The Science and Engineering Practices of the Next Generation Science Standards (NGSS) require students to ‘obtain, evaluate, and communicate information’ (NGSS Lead States, 2013). As students engage in argumentation, verbal reasoning, and explaining with evidence, it is critical that they have access to dynamic technology tools to promote and guide such communication.
Despite this need to communicate with increasing clarity and creativity, oftentimes students and teachers rely upon common modalities such as Powerpoint presentations, Word brochures, and handmade posters when asked to communicate information within the classroom setting. While useful and rife with practical implications, these traditional options tend to be overused and are limited in their capabilities to communicate information in dynamic new ways.
Additionally, it is important that students learn to use a wide variety of technology tools within our 21st century classrooms (US Dept. of Education Office of Educational Technology, 2016). This article features recommendations for technology tools that enable students to communicate information in innovative, creative, and visually appealing ways. All of these resources:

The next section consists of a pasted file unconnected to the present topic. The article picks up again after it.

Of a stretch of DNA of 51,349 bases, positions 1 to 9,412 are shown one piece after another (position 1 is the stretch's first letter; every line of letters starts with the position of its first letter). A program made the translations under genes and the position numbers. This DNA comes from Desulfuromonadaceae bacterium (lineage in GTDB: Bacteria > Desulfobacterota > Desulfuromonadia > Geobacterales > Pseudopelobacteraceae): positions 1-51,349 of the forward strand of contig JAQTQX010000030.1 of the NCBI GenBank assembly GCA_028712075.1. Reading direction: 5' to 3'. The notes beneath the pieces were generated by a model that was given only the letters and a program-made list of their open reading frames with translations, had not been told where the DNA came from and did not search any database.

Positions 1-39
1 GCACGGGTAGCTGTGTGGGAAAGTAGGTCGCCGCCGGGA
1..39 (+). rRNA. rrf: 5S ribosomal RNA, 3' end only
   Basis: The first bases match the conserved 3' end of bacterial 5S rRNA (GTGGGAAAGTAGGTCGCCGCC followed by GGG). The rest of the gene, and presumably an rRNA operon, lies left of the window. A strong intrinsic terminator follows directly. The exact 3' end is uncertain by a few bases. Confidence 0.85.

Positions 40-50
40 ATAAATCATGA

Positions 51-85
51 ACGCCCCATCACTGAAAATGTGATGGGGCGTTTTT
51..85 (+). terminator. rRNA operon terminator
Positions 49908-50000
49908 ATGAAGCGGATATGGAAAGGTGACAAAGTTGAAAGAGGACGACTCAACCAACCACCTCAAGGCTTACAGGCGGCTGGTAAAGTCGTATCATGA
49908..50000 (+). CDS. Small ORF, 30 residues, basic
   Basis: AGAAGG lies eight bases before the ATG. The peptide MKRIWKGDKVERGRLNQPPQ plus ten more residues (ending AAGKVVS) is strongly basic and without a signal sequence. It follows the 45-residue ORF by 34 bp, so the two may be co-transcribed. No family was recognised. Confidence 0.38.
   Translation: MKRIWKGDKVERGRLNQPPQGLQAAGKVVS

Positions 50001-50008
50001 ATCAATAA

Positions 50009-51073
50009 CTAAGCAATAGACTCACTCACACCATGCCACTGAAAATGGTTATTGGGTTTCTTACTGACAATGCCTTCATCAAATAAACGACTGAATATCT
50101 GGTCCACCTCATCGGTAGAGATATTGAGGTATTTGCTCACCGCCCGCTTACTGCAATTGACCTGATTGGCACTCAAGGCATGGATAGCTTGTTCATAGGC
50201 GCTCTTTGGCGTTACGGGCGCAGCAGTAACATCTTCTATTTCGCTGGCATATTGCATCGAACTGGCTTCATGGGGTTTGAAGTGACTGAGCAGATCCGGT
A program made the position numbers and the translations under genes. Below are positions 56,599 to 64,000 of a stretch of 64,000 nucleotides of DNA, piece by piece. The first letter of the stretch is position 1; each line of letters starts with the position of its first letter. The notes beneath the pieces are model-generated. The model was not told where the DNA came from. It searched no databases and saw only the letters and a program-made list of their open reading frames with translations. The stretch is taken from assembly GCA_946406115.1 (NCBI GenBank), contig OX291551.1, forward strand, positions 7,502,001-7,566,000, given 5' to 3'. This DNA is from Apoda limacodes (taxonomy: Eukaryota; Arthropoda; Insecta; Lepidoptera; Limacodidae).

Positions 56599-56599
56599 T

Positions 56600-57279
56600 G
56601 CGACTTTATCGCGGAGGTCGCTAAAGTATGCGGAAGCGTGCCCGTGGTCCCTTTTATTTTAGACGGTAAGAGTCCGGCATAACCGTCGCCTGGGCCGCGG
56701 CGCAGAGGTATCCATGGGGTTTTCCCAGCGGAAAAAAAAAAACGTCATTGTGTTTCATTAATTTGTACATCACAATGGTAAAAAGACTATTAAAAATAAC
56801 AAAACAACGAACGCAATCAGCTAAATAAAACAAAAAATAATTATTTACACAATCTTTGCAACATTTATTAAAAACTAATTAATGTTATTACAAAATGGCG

- Are free
- Can be downloaded for offline use, emailed, and/or shared via social media
- Are web-based
- Have privacy mechanisms to ensuring students’ work is secure
- Require an email address to create an account
Technology Tools to Meet NGSS Standards
From presentations to posters, eBooks to event flyers, and everything in between, Canva offers 63 different design types that students and teachers can easily use to communicate information in exciting new ways. Used by more than 10 million people worldwide, Canva’s mission is to “empower the world to design,” which is evident in their vast array of graphics, text options, icons, and templates. Canva quickly became a staple in my classroom, as it constantly inspires and facilitates many creative evaluation deliverables such as magazines, advertisements, and flyers.
Visme offers presentation, infographic, and banner tools to help teachers and students communicate information. Of this list, Visme is the easiest to use. Editing features are simple yet powerful, data can be easily incorporated in beautiful ways, and insertable options are usefully categorized, sparing you the annoyance of scrolling through seemingly unending lists of icons. As a bonus, the Visme Twitter account (@Vismeapp) frequently supplies useful tips and tricks to boost communication skills. However, Visme is the most limited in the number of free templates available for use.